They played five over from the first moment and the plan was clear. Sit deep, work hard and then hope. They did that not so long ago against Belgium and got nine against it.
Here England found it easy to pass the ball through them, especially within the fullbacks on either side. Southgate’s defenders Reece James and Ben Chilwell had a field day on their heels with passes from Mount and Lingard. The only surprise was that the first goal only came after we had played for almost fifteen minutes.
The opportunities for this ran smoothly, but were not exploited. Calvert-Lewin applied an early air shot to a James cross, Sterling headed wide twice, then John Stones ran to a clipped Mount pass and scooped a shot over from the six-yard line.
That was a special horror, but England led the way shortly afterwards. Calvert-Lewin, Mount and Chilwell built up nicely on the left and when the low cross arrived Ward-Prowse swept his first England goal over Benedettini and into the far corner. An imaginary golf club was involved in its celebration. You will have to ask him why.
The San Marino goalkeeper had little to lose and enjoyed himself. Rescues from Lingard and Chilwell at a distance and then a low from Lingard at close range were all excellent.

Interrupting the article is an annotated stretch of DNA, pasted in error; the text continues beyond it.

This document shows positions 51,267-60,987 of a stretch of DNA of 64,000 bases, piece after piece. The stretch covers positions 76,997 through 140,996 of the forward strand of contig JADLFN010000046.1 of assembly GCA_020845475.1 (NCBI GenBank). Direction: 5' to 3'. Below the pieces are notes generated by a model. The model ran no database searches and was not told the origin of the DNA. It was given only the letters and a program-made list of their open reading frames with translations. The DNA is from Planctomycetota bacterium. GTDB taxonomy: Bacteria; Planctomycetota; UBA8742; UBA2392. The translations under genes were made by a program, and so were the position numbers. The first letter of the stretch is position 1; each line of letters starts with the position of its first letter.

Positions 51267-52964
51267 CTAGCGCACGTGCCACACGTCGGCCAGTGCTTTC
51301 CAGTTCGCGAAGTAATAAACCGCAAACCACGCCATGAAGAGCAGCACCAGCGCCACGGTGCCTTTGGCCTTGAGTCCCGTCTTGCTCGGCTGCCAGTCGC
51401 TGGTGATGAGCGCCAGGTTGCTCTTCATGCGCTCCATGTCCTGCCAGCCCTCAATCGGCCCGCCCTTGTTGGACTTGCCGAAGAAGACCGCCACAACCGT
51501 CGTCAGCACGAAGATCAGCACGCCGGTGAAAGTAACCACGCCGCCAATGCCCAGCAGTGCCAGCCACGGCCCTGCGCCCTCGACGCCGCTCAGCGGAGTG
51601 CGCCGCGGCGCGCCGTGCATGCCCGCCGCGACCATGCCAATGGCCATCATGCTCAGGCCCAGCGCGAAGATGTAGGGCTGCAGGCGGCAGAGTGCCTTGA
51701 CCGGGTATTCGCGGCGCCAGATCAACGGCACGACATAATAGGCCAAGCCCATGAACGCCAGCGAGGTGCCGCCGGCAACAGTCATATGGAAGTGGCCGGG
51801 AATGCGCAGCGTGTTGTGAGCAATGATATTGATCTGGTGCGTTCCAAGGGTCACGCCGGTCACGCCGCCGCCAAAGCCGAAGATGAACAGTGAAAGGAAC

However, standards were lower all around him. San Marino couldn’t get out of their half or even keep the ball. The only corner they won was overheated and wasted.
Southampton star Ward-Prowse had opened the scoring on the evening with a well-placed effort in the area
The midfielder roared from the party after breaking the deadlock at Wembley stadium
Goals two and three came in the 21st and 31st minutes. Calvert-Lewin’s header from a James cross was impressive and when Cristian Brolli presented the ball directly to Mount, the captain was able to cut in with a quick pass to Sterling and score from the corner of the box.
Southgate made four changes at half time, which was understandable. He had club managers to think about. It enabled 17-year-old Bellingham to win his second cap, while it didn’t take long for Watkins to play.
By then England had scored a fourth goal. Chilwell’s pass released Lingard and his low cross was diverted from the six-yard box by Calvert-Lewin. It was amazing how, with so many San Marino bodies back in the penalty area, the goalscorer went unmarked. But he was.
After that there was only one goal and it was a special one, watkins turned neatly on the edge of the penalty area to score low through a defender’s legs to the goalkeeper’s right with ten minutes to go.
Strangely enough, the five goals alone will expose England to criticism from those who wish. But that is not necessary. Ward-Prowse hit a post with a free kick and Bellingham hit it down and over.
There could have been more goals. There probably should have been. There were none. It does not matter.
Scroll down to relive how all the action happened with Sportsmail’s Danny Gallagher from Wembley.